He and fellow rodeo star, Ty Stokes, would headline at rodeos for riding a bucking horse back-to-back. Stahl was inducted into the Rodeo Hall of Fame in 1979.
Another inductee was Bill Pickett (1860-1932) who reputedly ‘invented’ bulldogging, or steer wrestling, with the Miller Bros. 101 Ranch Real Wild West Show. This involves leaping from your galloping horse onto the steer, twisting its head so that you can bite its upper lip, and wrestling it to the ground.
Nat Love
Nat Love (1854-1921) taught himself how to read and write and wrote his own exploit-filled autobiography. He fought cattle rustlers in Dodge City, KS, and met both Pat Garrett and Billy the Kid as well as Bat Masterson. At a Deadwood, SD, rodeo, he won six of the contests and became known as Deadwood Dick after a character in a story. Eventually, Love moved to CA and became a Pullman porter and subsequently a security guard.
These are but a few of the men who have been long neglected in the history of the west. Hopefully, with changing times will come a change in the presentation of the American West in both cinema and literature.

Photo of Britt Johnson from BBC Magazine, original source unknown.  All other photos public domain via WikiMedia


Julie Lence said...

Fascinating post, Andrea. And some great photos! Thank you so much for sharing. I never knew the birth of the term 'cowboy'.

Patti Sherry-Crews said...

Thank you for posting this! It's important to remember. When I was researching the evolution of the Wild West Shows, I read that many of the "actors" were African American as was an accurate representation of the population at the time. But the white show-goers weren't too happy about that, so the black cowboys were written out of the shows...and then didn't make the transition to the subsequent westerns in movies and TV. Great post!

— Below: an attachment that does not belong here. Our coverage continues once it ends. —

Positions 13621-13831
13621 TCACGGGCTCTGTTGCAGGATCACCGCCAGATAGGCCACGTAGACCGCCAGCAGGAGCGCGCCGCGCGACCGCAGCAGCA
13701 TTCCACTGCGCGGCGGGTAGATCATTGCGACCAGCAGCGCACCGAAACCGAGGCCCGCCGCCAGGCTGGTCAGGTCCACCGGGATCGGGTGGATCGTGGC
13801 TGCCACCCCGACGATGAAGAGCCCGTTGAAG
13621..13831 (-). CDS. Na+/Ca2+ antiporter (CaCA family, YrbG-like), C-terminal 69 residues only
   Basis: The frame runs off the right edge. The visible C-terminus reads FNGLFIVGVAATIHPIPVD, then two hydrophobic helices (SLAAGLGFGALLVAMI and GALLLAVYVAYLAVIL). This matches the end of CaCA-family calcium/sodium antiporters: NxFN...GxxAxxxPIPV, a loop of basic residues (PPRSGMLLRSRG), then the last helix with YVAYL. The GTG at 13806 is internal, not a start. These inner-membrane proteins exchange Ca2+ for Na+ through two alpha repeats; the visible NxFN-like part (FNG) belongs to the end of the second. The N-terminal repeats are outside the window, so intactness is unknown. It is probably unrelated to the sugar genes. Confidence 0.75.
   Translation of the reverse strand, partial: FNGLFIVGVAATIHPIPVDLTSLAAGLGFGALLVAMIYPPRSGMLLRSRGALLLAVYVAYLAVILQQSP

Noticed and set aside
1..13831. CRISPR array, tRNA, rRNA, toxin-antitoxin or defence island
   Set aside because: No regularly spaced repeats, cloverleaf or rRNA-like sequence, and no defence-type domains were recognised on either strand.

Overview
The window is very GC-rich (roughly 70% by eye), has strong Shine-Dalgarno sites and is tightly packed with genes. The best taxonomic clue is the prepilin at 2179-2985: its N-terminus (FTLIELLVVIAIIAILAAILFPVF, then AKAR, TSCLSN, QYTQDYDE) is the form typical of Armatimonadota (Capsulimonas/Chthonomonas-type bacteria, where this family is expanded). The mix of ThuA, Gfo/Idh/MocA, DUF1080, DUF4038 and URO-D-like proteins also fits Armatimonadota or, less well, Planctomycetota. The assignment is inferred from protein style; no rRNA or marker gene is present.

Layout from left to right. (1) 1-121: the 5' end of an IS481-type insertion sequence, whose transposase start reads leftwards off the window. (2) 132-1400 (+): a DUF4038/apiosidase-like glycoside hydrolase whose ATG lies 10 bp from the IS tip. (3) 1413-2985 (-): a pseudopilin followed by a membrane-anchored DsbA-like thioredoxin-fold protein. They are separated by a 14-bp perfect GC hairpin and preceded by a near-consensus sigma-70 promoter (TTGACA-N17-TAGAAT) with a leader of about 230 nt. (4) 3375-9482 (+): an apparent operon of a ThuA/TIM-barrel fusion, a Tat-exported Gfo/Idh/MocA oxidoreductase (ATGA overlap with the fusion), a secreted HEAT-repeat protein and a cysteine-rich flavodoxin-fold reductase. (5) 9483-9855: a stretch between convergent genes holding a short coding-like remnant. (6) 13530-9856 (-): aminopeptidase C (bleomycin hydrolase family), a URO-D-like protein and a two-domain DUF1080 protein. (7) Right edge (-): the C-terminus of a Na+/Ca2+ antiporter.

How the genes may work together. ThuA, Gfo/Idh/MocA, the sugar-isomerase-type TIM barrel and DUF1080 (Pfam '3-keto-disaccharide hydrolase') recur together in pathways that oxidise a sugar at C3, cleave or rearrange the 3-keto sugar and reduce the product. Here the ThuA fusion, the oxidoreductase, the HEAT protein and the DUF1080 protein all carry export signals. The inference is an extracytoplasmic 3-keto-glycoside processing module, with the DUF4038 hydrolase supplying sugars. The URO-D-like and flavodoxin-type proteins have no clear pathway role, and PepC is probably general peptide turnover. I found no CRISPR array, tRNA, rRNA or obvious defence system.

Paty Jager said...

Andrea, I'm looking for books about African-American settlers, any suggestions? My next book in the Silver Dollar Saloon series will have an African-American heroine. Great post!

Andrea Downing said...

Julie, you're very welcome. My research discovered this business about the term 'cowboy' but I do say in the post "purportedly"--Like all things historical, I'm thinking there are differing opinions on that!

Andrea Downing said...

Thanks for that additional bit of info, Patti. I think with early television, as I say, the commercials were after the money and the money was in the hands of white Americans. African Americans were sort of relegated to the realms of 'Amos and Andy' and 'Mammy'--pretty disgusting when you think of it. Thank goodness we've moved on!

Andrea Downing said...

Paty, I'm glad to hear about your forthcoming book. If you go to Amazon (where else, lord help us!) and put 'Exodusters' in the search box, a whole bunch of relevant books come up. The term comes from Exodus. Hope that helps.

Andrew McBride said...

Excellent post, Andrea. Regarding the black man's role in Old West history I think mention should also be made of 'The Buffalo Soldiers,' the 9th and 10th Cavalry and the 24th and 25th Infantry U.S. army units comprised of black enlisted men and white officers. As historian ROBERT UTLEY states: ‘The black regiments endured discrimination in both the quantity and quality of supplies, equipment and horses, and for 25 years they remained without relief in the most disagreeable sectors of the frontier.’As this is a literary site, I'd also mention the great novel about them, THE BUFFALO SOLDIERS, by JOHN PREBBLE.

Andrea Downing said...

Andrew, thanks so much for bringing up the Buffalo Soldiers. they've been pointed out to me elsewhere and, as I said then, I was really concentrating on 'cowboys', although Bass Reeves was more strictly a lawman. But I'm very glad to have this info and feel I should have at least given them a passing nod. thanks again!

Alethea Williams said...

Thanks for this, Andrea. Here's an interesting history from early-day Wyoming of black settlers for Paty:

Andrea Downing said...

Thank you very much for that, Alethea. I would also reiterate that Angela Bates' piece on my own web site regarding Nicodemus in KS, now a National Park ( ) is worth a visit. Angela is a descendent of one of the original families of Nicodemus and gives an insiders' view.

Paty Jager said...

Thank you, Althea!